It comes as energy bosses in European nations such as France have urged residents to cut back on electricity usage ahead of possible shortages this autumn.
The EU is trying to slash its use of Russian energy because of the Kremlin's war in Ukraine and find other sources. A ban on imports of Russian coal will start in August, and an embargo on most oil from Russia will be phased in over the coming eight months.
Meanwhile, Moscow is disrupting natural gas deliveries, a fuel used to power factories and generate electricity that the EU did not include in its sanctions for fear of seriously harming the European economy.
In April, Russia cut off gas supply to Poland and Bulgaria in April before blocking deliveries to Finland. The gas cutoff came after Russian President Vladimir Putin said that “unfriendly” countries would need to start paying for gas in rubles, Russia's currency, which Bulgaria and Poland refused to do, while Finland was blocked because of its intention to join Nato.
Before the war, the bloc received about 40 per cent of its natural gas from Russia. Moscow has reduced gas supplies to several EU countries, including heavy importers Germany and Italy.
Catherine MacGregor, chief executive of Engie; Jean-Bernard Lévy, who heads up EDF; and Patrick Pouyanné, chairman of TotalEnergies; made a plea for customers to cut back on energy usage.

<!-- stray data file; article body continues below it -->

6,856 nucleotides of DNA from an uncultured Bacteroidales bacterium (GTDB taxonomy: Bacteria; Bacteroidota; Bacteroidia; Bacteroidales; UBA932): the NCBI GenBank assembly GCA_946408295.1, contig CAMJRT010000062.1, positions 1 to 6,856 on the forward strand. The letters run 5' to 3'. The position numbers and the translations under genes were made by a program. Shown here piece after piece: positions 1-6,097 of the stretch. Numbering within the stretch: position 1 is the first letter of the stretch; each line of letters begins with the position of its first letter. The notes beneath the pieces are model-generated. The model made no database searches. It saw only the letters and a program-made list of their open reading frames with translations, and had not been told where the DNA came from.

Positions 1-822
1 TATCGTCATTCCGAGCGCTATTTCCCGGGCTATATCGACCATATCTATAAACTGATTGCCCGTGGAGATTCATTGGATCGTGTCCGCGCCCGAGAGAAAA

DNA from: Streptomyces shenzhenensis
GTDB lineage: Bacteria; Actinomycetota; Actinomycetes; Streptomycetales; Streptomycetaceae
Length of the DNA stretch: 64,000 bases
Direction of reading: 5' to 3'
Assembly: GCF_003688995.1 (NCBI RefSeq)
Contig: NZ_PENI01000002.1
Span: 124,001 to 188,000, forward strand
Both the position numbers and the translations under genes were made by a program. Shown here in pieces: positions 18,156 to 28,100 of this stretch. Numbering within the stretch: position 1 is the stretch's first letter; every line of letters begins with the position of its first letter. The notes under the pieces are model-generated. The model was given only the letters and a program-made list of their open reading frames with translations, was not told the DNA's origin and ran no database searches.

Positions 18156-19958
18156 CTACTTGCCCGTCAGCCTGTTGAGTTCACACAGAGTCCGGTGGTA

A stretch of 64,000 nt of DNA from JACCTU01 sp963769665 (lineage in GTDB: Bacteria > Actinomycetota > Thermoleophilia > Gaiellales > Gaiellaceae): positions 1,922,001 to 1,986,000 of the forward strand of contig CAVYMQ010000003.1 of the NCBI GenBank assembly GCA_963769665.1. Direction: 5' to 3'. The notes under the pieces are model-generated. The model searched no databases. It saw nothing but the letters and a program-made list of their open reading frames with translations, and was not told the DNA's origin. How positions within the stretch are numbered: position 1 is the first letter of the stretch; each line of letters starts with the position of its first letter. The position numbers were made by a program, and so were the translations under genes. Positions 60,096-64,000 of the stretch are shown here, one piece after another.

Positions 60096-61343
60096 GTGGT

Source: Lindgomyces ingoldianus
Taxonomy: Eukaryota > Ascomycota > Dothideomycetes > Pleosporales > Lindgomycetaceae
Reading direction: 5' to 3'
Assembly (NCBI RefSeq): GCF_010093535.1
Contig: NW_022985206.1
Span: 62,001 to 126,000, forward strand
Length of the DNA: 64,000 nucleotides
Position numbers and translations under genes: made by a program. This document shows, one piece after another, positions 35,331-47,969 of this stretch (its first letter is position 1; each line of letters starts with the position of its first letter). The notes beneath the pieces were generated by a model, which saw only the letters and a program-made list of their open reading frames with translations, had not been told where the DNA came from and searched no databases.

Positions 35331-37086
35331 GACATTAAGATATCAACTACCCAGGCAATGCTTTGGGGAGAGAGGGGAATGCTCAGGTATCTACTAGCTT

“The effort has to be immediate, collective and massive,” they said.
They said: “For months now, the European energy system has been under great strain and the French energy system has not been spared. Russian gas deliveries by pipeline have fallen sharply for some countries, including France.
“Although increasing, imports of liquefied natural gas (LNG) are still too limited to compensate for these decreases. The alert level for gas stocks at the European level is therefore high and rationing measures have been put in place in some countries.”
The European Council adopted the gas storage regulation on Monday after the European Commission made a proposal in March. The regulation also says underground gas storage on EU soil will need to be filled to 90 per cent capacity before the 2023-24 winter.
Heads of state and government agreed last week during a summit in Brussels to step up preparations for further gas cuts by Russia and to keep searching for other suppliers.
The EU has already increased deliveries from the US, Norway, Algeria and Azerbaijan.
Some EU members do not have storage facilities, so the regulation provides that they should store 15 per cent of their annual national gas consumption in other member countries, allowing them access to reserves in other EU nations.
Cyprus, Malta and Ireland, which are not directly connected with the gas system of other members, received an exemption, the council said, adding that filling obligations will stop at the end of December 2025.